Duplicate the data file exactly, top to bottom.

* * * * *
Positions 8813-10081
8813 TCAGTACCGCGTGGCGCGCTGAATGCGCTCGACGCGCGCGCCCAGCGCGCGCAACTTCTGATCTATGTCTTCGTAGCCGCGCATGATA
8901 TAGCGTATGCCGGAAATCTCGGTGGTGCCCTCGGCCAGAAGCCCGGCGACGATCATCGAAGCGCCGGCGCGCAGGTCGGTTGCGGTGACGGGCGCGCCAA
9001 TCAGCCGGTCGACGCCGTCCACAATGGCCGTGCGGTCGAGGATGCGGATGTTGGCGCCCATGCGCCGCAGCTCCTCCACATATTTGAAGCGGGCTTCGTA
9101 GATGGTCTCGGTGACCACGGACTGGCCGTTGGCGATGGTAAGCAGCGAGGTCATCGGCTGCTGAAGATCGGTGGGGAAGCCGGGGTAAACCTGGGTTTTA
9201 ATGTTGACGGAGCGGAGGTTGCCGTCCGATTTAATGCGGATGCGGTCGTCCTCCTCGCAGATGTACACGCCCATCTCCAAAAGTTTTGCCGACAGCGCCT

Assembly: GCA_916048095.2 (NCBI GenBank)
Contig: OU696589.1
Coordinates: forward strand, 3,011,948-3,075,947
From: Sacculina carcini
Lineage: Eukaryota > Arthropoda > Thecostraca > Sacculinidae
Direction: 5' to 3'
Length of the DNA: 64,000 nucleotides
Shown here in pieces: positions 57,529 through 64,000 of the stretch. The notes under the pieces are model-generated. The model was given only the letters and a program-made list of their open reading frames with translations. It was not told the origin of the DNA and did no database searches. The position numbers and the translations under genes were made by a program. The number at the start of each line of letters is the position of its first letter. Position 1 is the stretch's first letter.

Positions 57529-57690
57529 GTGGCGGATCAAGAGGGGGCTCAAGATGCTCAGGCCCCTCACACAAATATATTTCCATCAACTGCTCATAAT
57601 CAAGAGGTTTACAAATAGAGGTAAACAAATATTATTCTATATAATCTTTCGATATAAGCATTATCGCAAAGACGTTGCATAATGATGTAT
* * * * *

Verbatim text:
Positions 8813-10081
8813 TCAGTACCGCGTGGCGCGCTGAATGCGCTCGACGCGCGCGCCCAGCGCGCGCAACTTCTGATCTATGTCTTCGTAGCCGCGCATGATA
8901 TAGCGTATGCCGGAAATCTCGGTGGTGCCCTCGGCCAGAAGCCCGGCGACGATCATCGAAGCGCCGGCGCGCAGGTCGGTTGCGGTGACGGGCGCGCCAA
9001 TCAGCCGGTCGACGCCGTCCACAATGGCCGTGCGGTCGAGGATGCGGATGTTGGCGCCCATGCGCCGCAGCTCCTCCACATATTTGAAGCGGGCTTCGTA
9101 GATGGTCTCGGTGACCACGGACTGGCCGTTGGCGATGGTAAGCAGCGAGGTCATCGGCTGCTGAAGATCGGTGGGGAAGCCGGGGTAAACCTGGGTTTTA
9201 ATGTTGACGGAGCGGAGGTTGCCGTCCGATTTAATGCGGATGCGGTCGTCCTCCTCGCAGATGTACACGCCCATCTCCAAAAGTTTTGCCGACAGCGCCT

Assembly: GCA_916048095.2 (NCBI GenBank)
Contig: OU696589.1
Coordinates: forward strand, 3,011,948-3,075,947
From: Sacculina carcini
Lineage: Eukaryota > Arthropoda > Thecostraca > Sacculinidae
Direction: 5' to 3'
Length of the DNA: 64,000 nucleotides
Shown here in pieces: positions 57,529 through 64,000 of the stretch. The notes under the pieces are model-generated. The model was given only the letters and a program-made list of their open reading frames with translations. It was not told the origin of the DNA and did no database searches. The position numbers and the translations under genes were made by a program. The number at the start of each line of letters is the position of its first letter. Position 1 is the stretch's first letter.

Positions 57529-57690
57529 GTGGCGGATCAAGAGGGGGCTCAAGATGCTCAGGCCCCTCACACAAATATATTTCCATCAACTGCTCATAAT
57601 CAAGAGGTTTACAAATAGAGGTAAACAAATATTATTCTATATAATCTTTCGATATAAGCATTATCGCAAAGACGTTGCATAATGATGTAT